Guy Benson

In an update to my previous post,  I reported that Senate Majority Leader Harry Reid said he's tired of "wasting time" debating 'Cut, Cap, and Balance,' and will schedule a cloture vote on the measure tomorrow.  That's not quite accurate.  Moments ago, I spoke with Sen. Jim DeMint (R-SC), and he told me that a cloture vote is actually rather unlikely.  For those unfamiliar with parliamentary parlance, a cloture vote is a tally of Senators that requires 60 assenting votes to proceed to an up-or-down on a piece of legislation.  Rather than putting his rank-and-file members in the tough position of voting to oppose cloture ("Senator So-and-so voted to filibuster a balanced budget!"), Reid will move to "table" the House-passed bill.  This only requires 51 votes, and its outcome is a bit harder to explain to voters.  Don't be fooled: For all intents and purposes, it kills the bill without ever voting on it, or even voting on proceeding to a final vote.  DeMint predicts that Reid, who earlier today called CCB the "worst legislation" in US history* (!), will whip his caucus hard to vote in favor of tabling the measure.  If he succeeds -- and he surely will -- CCB will never sniff the president's desk.  Senate Democrats will have defeated another Republican solution on the 814-day anniversary of the last time they introduced a budget plan of their own.  Pitiful.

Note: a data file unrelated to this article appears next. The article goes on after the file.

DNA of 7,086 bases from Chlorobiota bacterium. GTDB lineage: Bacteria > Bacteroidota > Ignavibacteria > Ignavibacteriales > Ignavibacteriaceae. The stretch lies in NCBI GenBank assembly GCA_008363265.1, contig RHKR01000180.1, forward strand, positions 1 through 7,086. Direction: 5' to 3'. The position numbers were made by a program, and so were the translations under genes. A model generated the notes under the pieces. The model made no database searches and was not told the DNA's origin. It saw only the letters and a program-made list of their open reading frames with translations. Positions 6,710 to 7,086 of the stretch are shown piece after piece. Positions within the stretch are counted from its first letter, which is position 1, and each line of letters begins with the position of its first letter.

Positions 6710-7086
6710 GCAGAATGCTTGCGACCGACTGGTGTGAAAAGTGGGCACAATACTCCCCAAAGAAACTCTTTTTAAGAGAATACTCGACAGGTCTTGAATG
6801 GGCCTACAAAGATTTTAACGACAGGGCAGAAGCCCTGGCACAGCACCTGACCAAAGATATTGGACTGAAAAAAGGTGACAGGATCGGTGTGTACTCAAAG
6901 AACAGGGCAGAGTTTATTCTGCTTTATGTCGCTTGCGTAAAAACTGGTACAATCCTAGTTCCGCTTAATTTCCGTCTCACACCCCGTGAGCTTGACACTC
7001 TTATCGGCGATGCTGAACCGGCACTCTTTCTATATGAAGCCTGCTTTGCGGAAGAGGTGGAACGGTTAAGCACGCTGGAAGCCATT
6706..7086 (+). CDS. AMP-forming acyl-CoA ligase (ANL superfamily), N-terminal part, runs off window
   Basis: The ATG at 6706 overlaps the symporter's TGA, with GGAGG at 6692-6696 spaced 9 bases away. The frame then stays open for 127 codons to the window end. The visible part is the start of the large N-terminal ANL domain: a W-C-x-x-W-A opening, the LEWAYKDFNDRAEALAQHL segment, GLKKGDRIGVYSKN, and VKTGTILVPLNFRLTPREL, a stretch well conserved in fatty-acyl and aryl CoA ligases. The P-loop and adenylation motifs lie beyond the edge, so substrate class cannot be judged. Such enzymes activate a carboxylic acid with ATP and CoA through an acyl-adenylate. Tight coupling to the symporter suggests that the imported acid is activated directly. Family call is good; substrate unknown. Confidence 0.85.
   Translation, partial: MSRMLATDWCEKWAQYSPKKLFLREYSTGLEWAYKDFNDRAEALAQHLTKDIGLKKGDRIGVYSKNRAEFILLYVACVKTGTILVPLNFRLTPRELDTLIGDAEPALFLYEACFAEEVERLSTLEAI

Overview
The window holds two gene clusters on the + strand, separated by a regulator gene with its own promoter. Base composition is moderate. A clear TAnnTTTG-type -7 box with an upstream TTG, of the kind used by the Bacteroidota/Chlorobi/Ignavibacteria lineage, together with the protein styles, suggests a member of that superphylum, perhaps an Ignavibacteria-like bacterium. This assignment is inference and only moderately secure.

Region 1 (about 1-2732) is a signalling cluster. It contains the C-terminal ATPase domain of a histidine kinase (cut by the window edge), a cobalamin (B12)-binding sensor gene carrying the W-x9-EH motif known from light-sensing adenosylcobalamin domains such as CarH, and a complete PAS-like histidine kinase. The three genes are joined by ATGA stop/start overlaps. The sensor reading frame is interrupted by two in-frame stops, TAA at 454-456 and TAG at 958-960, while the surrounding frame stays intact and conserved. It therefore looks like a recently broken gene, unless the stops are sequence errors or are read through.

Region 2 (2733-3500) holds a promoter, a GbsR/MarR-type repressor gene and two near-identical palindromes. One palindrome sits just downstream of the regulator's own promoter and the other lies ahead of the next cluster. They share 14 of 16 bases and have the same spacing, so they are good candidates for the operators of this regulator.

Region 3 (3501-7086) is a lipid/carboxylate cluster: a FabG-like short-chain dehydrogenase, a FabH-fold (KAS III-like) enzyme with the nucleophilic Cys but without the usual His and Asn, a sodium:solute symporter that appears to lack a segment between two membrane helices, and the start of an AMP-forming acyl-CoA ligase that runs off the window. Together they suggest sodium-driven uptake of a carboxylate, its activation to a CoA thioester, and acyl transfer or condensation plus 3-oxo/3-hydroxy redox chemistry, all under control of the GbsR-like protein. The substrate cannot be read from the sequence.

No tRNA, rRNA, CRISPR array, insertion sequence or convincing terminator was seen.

Up next?  The McConnell plan (gulp), the Gang of Six framework (triple gulp), or some other apocryphal proposal like the rumored Boehner/Obama pact, or a short term deal.  Isn't this fun?


UPDATE - A senior Republican Senate leadership aide confirms DeMint's analysis via email:
 

Reid said he’s not going to “waste” any more of the Senate’s time on CCB and that we’ll vote tomorrow. McConnell disagreed, as he didn’t want to shorten the debate on CCB.  Reid can force a motion to table without unanimous consent, so this way he moves up the vote to tomorrow. A motion to table requires only a majority.

Even though Reid claims we’re “wasting” time, he’s got nothing scheduled for after tomorrow’s vote.  So tomorrow, we’ll be voting on the motion to table. Meaning, senators who vote “yea” will be voting to scrap CCB, and those voting “no” will be voting to continue debate on the bill.


Ah, the Senate is too busy doing nothing that it simply can't "waste" its precious time debating and voting on a bill to balance the budget and avert a default or credit downgrade.


*UPDATE - Heh.  Harry "Worst-legislation-evah" Reid supported a Balanced Budget Amendment in 1997.  What a hack.


Guy Benson

Guy Benson is Townhall.com's Senior Political Editor. Follow him on Twitter @guypbenson.

Author Photo credit: Jensen Sutta Photography